Emplacement of a silicic lava dome through a crater glacier: Mount St Helens, 2004-06

Annals of Glaciology
By: , and 

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Abstract

The process of lava-dome emplacement through a glacier was observed for the first time after Mount St Helens reawakened in September 2004. The glacier that had grown in the crater since the cataclysmic 1980 eruption was split in two by the new lava dome. The two parts of the glacier were successively squeezed against the crater wall. Photography, photogrammetry and geodetic measurements document glacier deformation of an extreme variety, with strain rates of extraordinary magnitude as compared to normal alpine glaciers. Unlike normal temperate glaciers, the crater glacier shows no evidence of either speed-up at the beginning of the ablation season or diurnal speed fluctuations during the ablation season. Thus there is evidently no slip of the glacier over its bed. The most reasonable explanation for this anomaly is that meltwater penetrating the glacier is captured by a thick layer of coarse rubble at the bed and then enters the volcano's groundwater system rather than flowing through a drainage network along the bed.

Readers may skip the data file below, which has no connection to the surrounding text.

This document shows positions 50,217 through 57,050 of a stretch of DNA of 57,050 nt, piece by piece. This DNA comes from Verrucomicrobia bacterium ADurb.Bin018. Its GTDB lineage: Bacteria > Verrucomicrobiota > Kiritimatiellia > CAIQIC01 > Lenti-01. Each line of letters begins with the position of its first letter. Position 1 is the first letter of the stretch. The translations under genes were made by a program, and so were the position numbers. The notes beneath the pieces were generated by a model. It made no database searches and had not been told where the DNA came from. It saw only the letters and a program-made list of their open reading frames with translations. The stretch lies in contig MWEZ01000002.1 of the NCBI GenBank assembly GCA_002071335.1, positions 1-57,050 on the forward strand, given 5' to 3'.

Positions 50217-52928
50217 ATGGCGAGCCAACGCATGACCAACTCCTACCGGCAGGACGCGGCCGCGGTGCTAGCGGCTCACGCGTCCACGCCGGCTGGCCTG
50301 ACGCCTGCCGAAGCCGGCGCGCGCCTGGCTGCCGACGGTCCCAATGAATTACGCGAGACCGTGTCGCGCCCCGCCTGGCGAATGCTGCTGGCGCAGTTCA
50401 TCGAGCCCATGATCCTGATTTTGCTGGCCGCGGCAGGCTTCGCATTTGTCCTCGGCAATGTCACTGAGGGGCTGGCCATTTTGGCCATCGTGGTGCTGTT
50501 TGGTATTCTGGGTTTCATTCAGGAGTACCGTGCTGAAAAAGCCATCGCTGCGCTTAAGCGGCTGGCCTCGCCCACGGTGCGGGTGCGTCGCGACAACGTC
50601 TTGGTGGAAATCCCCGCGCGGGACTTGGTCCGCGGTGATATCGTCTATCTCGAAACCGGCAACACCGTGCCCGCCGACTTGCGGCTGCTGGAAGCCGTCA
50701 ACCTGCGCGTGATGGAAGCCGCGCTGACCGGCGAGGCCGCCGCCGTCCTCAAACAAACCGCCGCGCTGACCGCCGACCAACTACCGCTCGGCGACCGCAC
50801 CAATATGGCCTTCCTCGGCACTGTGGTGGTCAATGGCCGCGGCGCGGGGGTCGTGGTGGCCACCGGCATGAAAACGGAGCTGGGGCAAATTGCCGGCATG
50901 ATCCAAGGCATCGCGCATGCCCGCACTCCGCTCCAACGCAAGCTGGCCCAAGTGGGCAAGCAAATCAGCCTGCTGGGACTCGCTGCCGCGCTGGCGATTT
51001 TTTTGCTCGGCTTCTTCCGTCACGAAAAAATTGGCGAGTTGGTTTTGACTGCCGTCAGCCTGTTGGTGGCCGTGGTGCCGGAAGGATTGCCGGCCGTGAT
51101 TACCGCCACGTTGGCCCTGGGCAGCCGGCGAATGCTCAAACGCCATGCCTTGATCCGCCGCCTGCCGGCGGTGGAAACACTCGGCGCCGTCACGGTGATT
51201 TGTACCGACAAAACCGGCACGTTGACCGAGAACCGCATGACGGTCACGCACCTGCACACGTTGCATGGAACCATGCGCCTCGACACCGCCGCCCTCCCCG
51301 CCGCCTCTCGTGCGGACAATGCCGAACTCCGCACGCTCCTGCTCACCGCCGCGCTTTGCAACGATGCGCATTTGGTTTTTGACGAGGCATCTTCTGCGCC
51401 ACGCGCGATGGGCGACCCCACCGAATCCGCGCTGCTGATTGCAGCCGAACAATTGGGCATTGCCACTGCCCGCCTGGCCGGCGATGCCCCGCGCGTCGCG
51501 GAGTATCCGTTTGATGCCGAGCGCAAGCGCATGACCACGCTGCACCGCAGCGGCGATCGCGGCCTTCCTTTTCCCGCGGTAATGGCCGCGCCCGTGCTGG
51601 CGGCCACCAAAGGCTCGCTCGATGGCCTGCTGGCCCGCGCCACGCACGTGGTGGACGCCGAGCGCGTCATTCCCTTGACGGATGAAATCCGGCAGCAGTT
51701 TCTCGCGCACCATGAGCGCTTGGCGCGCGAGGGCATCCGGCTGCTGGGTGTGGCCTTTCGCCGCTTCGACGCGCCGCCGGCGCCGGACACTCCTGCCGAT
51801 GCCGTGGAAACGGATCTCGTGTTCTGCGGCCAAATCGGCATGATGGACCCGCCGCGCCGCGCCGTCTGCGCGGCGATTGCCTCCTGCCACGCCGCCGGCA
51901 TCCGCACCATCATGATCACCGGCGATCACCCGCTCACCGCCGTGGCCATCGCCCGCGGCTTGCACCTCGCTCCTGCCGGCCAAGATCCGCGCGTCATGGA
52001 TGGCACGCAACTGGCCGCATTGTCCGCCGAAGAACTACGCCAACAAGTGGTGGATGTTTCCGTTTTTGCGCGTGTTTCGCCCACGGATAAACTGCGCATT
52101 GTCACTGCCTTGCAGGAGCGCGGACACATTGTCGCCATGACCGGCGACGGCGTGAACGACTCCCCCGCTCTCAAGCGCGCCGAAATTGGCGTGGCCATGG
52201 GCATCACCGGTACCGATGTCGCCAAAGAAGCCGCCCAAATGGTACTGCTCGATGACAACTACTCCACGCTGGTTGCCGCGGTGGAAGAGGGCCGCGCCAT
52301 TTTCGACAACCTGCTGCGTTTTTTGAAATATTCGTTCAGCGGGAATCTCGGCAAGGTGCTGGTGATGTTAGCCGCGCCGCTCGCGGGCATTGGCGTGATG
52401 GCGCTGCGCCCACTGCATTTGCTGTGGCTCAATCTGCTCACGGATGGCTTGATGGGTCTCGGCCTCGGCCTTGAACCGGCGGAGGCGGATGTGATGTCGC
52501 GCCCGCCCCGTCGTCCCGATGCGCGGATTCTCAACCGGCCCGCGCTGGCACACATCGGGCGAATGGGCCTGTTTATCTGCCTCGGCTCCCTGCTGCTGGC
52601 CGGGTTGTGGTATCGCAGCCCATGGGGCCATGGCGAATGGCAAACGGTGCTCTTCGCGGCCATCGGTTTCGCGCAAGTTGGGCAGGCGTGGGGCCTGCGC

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Additional publication details

Publication type Article
Publication Subtype Journal Article
Title Emplacement of a silicic lava dome through a crater glacier: Mount St Helens, 2004-06
Series title Annals of Glaciology
DOI 10.3189/172756407782282426
Volume 45
Year Published 2007
Language English
Contributing office(s) Volcano Hazards Program
Description 7 p.
First page 14
Last page 20
Country United States
State Washington
Other Geospatial Mount St. Helens